Nepali Times Asian Paints


They say taxes and death are both inevitable. Now, if the tax office has its way you will have to clear all your tax dues before dying. And the property you bequeath in your children will be taxed at market value.

A draft Tax Act being prepared says: "Where an individual disposes of an asset on death by way of transfer of ownership of the asset to another person the individual is treated as deriving in respect of the disposal an amount equal to the market value of the asset at the time of disposal; and the person who acquires ownership of the asset is treated as incurring in the acquisition costs of an equal amount. In plain English, this means any inheritance will be deemed a sale and taxed at the prevailing rates for real estate at the time an individual moves on to the after life. Such taxes exist in oilier countries, KM, but only where there is a proper tax culture and there are other safety nets and welfare schemes like housing support.

In death and in life, the tax - man is going after the Nepali\'s wallet. Just about every sphere of activity may now fall under the purview of internal revenue: you\'ll pay tax not only on wages, salaries, leave pay, overtime pay, fees, commissions, prizes and gifts but also the money you get to buy a khasi for Dasain.

There is more the tax official wants to take a chunk out of any personal allowance, including the cost of living, subsistence, rent, entertainment and transportation. The government will tax your money upon retirement. I he taxman is even targeting your redundancy payments, gratuity and other benefits you may get on being fired.

Less then one percent of Nepalis pays income tax, and the government says there is no other way to increase internal revenue without spreading the tax net. It also says the new act would repeal 17 existing laws, simplify procedures and make collection more comprehensive. Donor money has been spent to prepare [his draft, including work done by a Harvard professor and an IMF consultant. It therefore reflects the language and values of a Western country.

Critics of the draft say that inheritance tax will not work in countries like Nepal where people are not even paying normal income tax. Besides, because people\'s entire life savings go into building a house for posterity, and there is no government social welfare support, an inheritance tax is unimplementable.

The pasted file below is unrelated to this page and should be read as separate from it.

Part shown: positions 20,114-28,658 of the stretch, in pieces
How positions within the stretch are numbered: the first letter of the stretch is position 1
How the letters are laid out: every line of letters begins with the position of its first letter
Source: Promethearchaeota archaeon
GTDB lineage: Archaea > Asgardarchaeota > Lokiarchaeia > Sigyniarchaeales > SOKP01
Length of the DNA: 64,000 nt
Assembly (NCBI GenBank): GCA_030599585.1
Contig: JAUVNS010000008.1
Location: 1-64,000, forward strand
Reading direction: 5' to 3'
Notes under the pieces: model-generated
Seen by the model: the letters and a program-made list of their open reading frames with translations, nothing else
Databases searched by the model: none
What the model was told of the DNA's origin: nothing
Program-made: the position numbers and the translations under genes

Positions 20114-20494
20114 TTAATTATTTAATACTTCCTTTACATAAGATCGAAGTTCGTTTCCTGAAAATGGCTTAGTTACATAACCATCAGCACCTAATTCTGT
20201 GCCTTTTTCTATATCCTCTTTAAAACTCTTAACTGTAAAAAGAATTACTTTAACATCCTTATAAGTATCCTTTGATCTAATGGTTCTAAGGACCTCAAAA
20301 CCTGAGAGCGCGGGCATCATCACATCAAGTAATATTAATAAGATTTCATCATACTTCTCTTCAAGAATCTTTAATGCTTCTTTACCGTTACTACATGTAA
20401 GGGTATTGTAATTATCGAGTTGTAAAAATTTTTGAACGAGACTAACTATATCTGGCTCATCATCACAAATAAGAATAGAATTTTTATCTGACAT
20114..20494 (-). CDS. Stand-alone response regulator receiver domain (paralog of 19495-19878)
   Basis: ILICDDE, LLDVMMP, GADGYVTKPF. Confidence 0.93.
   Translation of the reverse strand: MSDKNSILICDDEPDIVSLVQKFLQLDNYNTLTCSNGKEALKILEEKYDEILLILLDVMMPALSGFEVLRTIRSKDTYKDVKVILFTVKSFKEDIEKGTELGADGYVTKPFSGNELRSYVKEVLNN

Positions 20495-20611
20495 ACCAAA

The Nepali translation of the draft is unreadable, but is being prepared for submission to Parliament. The English original is a 109-page document with 132 Articles and annexes, it is twice as big as the Income Tax Act 1974, and is doubly difficult to understand.

The Fundamental problem here is that the draft is driven purely by revenue augmentation concerns, and not by savings, says T. R. Upadhya of the international consultants group KPMG Barnets in Kathmandu.

The Federation of Nepal Chambers of Commerce and Industries (FNCCI) has come up with a 21-page list of comments on the draft bill: and has stiffly criticised provisions such as the capital gains tax, accounting principles and the discretionary powers the law still gives tax officials. FNCCI also asks if Nepali businesses find the new tax regime so intimidating, what will foreign investors make of it? "At this rate, you can kiss foreign investment goodbye, said one Kathmandu-based joint venture specialist.

Most controversial art the clauses relating to capita gains which define disposal of assets as: " when the person parts with ownership including when the asset is distributed by the owner of the asset, merged with another asset or liability, leased to another person under a finance lease, cancelled, redeemed, destroyed, lost, expired, or surrendered. " Inheritance is something we have had for generations, but the new draft treats it as a capital gain, " says Sudarshan Raj Panday, general secretly- of the Association of Chartered acountants,"This tax draft is just take, take and take, says Prabhuram Bhandari, another CA,It is not just the taxpayer who is confused. Even tax officials privately admit that they would need special training for "at least six months" before they can actually understand and implement the tax.

The governments says the new tax will reduce the discretionary power of officials, But phrases such as "reasonable excuse" (Art. 120, 1 (C)) leave loopholes for subjective interpretation,Another clause under Compounding Offences (Art 129, 3 (C)) says the decision of the tax department "is final and not subject to appeal, which some say is against the Constitution itself.

(11 JAN 2013 - 17 JAN 2013)